Assessing the resistance to root-lesion nematode (Pratylenchus thornei) in a new collection of wild chickpea (Cicer reticulatum and c. Echinospermum) from Turkey

Masters Thesis


Reen, Roslyn Anne. 2020. Assessing the resistance to root-lesion nematode (Pratylenchus thornei) in a new collection of wild chickpea (Cicer reticulatum and c. Echinospermum) from Turkey. Masters Thesis Master of Science (Research). University of Southern Queensland. https://doi.org/10.26192/fyjx-ga79
Title

Assessing the resistance to root-lesion nematode (Pratylenchus thornei) in a new collection of wild chickpea (Cicer reticulatum and c. Echinospermum) from Turkey

TypeMasters Thesis
Authors
AuthorReen, Roslyn Anne
SupervisorThompson, John
Zwart, Rebecca
Owen, Kirsty
Institution of OriginUniversity of Southern Queensland
Qualification NameMaster of Science (Research)
Number of Pages86
Year2020
Digital Object Identifier (DOI)https://doi.org/10.26192/fyjx-ga79
Abstract

Chickpea (Cicer arietinum L.) is an ancient grain legume first domesticated some 10,000 years ago and is now the second major pulse produced worldwide. The rootlesion nematode Pratylenchus thornei is a microscopic eelworm, and is the foremost nematode species affecting chickpea production worldwide with yield losses of intolerant Australian cultivars estimated to be up to 25%. Crop improvement has been challenged by the narrow genetic diversity within cultivated chickpea and a previously limited world collection of wild chickpea. Crop wild relatives are a rich source of genetic diversity for new allelic variation including disease resistance, and thereby play a major role in meeting challenges for 21st century agriculture. Recent collection missions in southeastern Turkey have boosted numbers of accessions of wild chickpea, namely C. reticulatum Ladizinsky and C. echinospermum P. H. Davis, the only wild species crossable with the cultigen C. arietinum. This study evaluated 174 accessions (133 C. reticulatum and 41 C. echinospermum) under controlled-environment conditions to identify levels of P. thornei resistance within the collection. Assessments were determined at chickpea species level, with geographic locations and genetic population groups also assessed to identify any clusters of resistance.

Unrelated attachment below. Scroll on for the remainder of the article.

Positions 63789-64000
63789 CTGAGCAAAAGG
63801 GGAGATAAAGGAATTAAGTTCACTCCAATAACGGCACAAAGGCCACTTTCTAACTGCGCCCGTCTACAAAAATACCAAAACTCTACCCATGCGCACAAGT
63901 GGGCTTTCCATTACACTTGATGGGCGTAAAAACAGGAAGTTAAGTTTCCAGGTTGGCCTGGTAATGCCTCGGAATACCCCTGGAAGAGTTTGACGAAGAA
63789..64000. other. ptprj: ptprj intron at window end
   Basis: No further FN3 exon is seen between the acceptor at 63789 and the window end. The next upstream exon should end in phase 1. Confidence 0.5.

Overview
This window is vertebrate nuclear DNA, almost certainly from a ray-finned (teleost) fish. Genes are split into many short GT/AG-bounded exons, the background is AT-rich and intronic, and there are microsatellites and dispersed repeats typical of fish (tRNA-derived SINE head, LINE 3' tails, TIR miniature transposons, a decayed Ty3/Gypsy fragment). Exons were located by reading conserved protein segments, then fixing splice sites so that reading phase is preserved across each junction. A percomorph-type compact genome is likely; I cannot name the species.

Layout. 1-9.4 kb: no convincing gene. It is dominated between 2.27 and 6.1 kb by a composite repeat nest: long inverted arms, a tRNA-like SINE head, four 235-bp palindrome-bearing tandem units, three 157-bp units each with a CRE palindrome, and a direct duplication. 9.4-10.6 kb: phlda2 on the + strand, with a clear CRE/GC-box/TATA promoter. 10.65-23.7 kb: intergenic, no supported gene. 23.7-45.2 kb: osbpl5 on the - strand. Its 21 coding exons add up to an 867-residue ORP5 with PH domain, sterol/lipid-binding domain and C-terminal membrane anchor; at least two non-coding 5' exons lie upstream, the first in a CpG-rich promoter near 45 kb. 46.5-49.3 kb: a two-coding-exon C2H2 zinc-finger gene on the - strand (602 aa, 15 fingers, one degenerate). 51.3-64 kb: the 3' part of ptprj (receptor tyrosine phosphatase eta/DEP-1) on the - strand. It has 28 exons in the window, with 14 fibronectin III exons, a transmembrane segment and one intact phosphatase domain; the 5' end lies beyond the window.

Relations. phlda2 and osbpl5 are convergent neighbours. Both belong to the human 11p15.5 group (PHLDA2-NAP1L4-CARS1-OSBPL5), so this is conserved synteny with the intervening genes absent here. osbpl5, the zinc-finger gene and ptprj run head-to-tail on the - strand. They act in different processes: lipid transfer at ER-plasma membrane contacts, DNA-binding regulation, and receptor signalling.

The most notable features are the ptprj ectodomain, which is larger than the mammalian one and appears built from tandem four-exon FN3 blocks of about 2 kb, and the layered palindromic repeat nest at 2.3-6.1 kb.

Accessions of both wild Cicer species were, on average, more resistant (P < 0.001) than the cultigen C. arietinum. Multi-environment analyses to determine genetic rankings of accessions showed 53 (30%) accessions were significantly more resistant than the least susceptible Australian cultivar PBA Seamer. Collection sites and genetic population groups differed significantly (P < 0.001) for mean P. thornei population densities. This is the first study to evaluate nematode resistance of this new collection and it has revealed novel sources of P. thornei resistance that can be exploited by breeding programs worldwide for chickpea improvement. Furthermore, the study provides valuable quantitative information for future genetic studies to identify candidate genes for P. thornei resistance in chickpea.

Keywordswild Cicer, chickpea, Pratylenchus thornei, nematodes, resistance
ANZSRC Field of Research 2020300406. Crop and pasture improvement (incl. selection and breeding)
Byline AffiliationsCentre for Crop Health
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https://research.usq.edu.au/item/q5yyw/assessing-the-resistance-to-root-lesion-nematode-pratylenchus-thornei-in-a-new-collection-of-wild-chickpea-cicer-reticulatum-and-c-echinospermum-from-turkey

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